Topeka Gov. Kathleen Sebelius acknowledged Tuesday that her budget proposal would require more revenue and could force local governments to increase taxes.
"Frankly, we are probably going to need money that we don't have now," Sebelius said after a speech to the Kansas Association of Counties. "We have all kind of folks who are looking at revenue streams because, frankly, this budget is built on no room for error."
Several lawmakers and advocacy groups have been meeting privately to come up with a state tax proposal, but Sebelius said she was not involved in that effort. Sebelius often has said a tax increase would hurt Kansans already smarting from a slow economy.
But she said she realized her proposal to cut state revenue sharing to counties and cities could lead to local tax increases.
The cuts in state aid "give you an opportunity to make it up at the local level," Sebelius said to about 200 county officials at the Capital Plaza Hotel.
Judy Moler, general counsel of the Kansas Association of Counties, said county officials would not look forward to the prospect of considering tax increases.
"At the local level, if you talk to the man and woman on the street, they're going to scream and yell that property taxes are already too high. But I imagine local governments will do a combination of raising property taxes and cutting some services," Moler said.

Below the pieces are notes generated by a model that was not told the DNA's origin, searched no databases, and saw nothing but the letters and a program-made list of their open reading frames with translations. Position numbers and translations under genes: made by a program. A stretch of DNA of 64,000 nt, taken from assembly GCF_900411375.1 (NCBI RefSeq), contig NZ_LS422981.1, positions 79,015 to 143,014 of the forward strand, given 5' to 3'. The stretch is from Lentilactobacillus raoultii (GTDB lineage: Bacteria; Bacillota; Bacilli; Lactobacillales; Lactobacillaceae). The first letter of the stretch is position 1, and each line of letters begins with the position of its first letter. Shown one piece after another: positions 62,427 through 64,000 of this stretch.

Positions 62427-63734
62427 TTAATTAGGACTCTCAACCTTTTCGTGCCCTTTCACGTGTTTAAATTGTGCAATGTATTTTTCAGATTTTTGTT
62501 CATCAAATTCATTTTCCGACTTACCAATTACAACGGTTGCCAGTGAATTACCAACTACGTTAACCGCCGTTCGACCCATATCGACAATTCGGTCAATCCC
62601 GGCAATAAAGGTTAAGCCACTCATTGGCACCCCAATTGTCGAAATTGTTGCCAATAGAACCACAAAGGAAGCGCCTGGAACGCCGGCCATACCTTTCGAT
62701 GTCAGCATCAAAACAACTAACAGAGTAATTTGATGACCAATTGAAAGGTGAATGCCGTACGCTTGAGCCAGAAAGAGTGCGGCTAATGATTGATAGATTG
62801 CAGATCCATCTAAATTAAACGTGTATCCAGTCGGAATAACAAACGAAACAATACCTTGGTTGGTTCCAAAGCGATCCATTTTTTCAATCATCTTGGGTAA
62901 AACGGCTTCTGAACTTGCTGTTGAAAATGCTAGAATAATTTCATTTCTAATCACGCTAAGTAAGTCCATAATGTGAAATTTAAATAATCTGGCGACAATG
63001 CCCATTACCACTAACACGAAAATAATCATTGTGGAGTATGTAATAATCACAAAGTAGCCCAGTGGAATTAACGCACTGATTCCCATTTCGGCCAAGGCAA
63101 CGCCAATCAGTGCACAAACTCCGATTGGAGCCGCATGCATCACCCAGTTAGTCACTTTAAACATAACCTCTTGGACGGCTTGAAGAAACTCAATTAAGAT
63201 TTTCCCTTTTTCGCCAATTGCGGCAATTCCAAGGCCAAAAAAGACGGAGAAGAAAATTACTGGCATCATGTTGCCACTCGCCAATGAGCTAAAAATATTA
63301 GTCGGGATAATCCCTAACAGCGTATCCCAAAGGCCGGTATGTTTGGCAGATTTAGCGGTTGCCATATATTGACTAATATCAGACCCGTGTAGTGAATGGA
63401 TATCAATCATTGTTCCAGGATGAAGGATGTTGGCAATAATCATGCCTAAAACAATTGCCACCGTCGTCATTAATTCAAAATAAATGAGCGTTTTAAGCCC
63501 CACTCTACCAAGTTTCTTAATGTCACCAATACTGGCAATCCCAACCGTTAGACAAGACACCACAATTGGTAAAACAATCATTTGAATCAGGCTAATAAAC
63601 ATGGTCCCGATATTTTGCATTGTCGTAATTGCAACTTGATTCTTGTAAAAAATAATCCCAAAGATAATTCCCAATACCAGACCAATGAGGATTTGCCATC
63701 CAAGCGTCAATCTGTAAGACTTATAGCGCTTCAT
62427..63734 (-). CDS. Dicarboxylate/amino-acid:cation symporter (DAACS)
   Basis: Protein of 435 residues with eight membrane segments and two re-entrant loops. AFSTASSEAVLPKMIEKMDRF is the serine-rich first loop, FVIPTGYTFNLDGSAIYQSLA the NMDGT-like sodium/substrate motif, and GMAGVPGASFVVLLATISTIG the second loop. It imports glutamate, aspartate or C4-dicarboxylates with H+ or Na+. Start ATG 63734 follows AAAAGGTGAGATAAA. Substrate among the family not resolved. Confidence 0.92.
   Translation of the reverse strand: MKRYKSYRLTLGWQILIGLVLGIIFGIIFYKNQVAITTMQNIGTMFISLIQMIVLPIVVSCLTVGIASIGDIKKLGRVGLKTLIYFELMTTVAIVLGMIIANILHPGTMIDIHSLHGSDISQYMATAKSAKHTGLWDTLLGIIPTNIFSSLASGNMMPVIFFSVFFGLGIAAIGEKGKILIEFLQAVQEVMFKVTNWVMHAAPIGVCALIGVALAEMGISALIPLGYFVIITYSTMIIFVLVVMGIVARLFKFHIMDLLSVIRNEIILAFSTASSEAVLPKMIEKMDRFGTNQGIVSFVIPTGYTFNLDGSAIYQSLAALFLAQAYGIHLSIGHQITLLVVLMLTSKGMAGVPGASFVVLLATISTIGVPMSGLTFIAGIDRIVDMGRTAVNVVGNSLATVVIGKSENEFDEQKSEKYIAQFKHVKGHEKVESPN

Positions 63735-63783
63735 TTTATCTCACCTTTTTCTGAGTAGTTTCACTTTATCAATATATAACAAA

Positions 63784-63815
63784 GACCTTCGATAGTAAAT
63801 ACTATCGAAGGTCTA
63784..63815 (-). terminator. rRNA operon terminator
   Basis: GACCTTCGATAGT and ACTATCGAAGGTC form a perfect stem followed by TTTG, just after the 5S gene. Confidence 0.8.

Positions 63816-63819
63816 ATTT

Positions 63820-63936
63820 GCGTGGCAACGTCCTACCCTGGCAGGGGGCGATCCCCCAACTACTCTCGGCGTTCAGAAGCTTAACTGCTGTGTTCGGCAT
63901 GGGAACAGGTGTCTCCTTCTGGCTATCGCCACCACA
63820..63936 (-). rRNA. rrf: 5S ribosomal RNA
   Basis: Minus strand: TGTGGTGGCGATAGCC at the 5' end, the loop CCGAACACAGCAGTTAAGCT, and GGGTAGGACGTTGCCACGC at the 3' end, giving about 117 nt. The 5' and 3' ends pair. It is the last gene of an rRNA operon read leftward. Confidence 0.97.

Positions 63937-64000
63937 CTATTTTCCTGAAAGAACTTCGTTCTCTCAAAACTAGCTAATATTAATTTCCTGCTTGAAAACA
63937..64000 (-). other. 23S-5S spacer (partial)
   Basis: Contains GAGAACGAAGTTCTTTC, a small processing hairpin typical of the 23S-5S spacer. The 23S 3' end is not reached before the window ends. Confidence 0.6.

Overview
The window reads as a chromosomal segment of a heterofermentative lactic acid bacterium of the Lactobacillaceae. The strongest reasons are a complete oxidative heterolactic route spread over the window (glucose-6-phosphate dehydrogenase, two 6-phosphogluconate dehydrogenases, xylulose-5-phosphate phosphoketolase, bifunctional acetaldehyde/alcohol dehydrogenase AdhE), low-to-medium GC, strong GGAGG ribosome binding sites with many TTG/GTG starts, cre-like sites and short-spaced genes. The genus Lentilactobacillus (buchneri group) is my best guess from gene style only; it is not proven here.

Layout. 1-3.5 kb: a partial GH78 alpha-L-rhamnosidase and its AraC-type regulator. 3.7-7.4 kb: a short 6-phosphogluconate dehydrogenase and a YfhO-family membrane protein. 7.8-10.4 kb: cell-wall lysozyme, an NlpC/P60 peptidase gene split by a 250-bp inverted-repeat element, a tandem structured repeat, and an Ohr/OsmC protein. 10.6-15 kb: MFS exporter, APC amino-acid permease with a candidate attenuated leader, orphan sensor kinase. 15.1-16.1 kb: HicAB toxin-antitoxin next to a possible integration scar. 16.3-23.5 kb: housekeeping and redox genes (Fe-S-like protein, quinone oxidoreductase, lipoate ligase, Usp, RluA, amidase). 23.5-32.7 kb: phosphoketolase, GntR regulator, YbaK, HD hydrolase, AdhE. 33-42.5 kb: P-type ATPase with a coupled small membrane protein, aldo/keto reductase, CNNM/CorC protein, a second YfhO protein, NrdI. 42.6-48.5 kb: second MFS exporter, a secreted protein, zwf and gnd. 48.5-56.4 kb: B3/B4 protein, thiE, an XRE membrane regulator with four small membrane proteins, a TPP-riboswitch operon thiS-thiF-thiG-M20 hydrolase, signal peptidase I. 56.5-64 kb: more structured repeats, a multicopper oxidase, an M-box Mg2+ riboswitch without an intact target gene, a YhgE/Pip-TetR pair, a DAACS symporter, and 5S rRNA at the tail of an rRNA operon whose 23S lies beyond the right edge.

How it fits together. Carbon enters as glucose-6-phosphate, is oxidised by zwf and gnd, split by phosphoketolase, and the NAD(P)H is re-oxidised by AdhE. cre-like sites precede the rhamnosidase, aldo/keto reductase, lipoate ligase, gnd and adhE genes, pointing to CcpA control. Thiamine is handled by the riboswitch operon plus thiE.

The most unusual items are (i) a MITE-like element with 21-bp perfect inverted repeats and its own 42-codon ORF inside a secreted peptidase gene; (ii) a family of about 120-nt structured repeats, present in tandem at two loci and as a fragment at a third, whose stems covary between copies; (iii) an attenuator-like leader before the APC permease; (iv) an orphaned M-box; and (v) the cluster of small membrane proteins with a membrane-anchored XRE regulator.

Sebelius' budget proposal cuts all revenue sharing to cities and counties, a reduction of about $128 million. Sebelius' plan shifts the $128 million to balance state coffers without raising state taxes.
Douglas County Commissioner Charles Jones said the state cut in revenue has left Douglas County about $1.75 million short of its anticipated budget. The gap has been managed by deferring construction and hiring and sweeping out reserves, he said. Next year, however, will require a tax increase, Jones said.
"We are talking quite openly that we will see a 3-mill increase, or something in that order, in next year's taxes," he said.
A mill is $1 in taxes for every $1,000 in assessed valuation.
Sebelius reminded county officials that in 1998 the state stopped collecting 19 mills in property taxes. At that point, counties had some leeway in increasing local property taxes on their residents, she said.
Sebelius said most state agencies have had to cut their budgets by 7 percent, while the cut in revenue sharing was about 2.5 percent of county budgets.
Coming into office last month, Sebelius faced about an $800 million revenue shortfall to produce a proposed budget that kept up with current services and commitments made by previous Legislatures. In addition to cutting aid to cities and counties, Sebelius reduced highway funding and used up all reserve funds.
Sebelius said she hoped the state cuts in revenue sharing would be a "one-time shot."
"This isn't a strategy that I intend to implement on a regular basis," she said.
Sebelius also said she wanted a new revenue estimate in March, a month earlier than when the Consensus Revenue Estimating Group generally meets to forecast how much money the state will have to spend for the next fiscal year.
"I want to get some early indicators in March of just what the trends are," she said.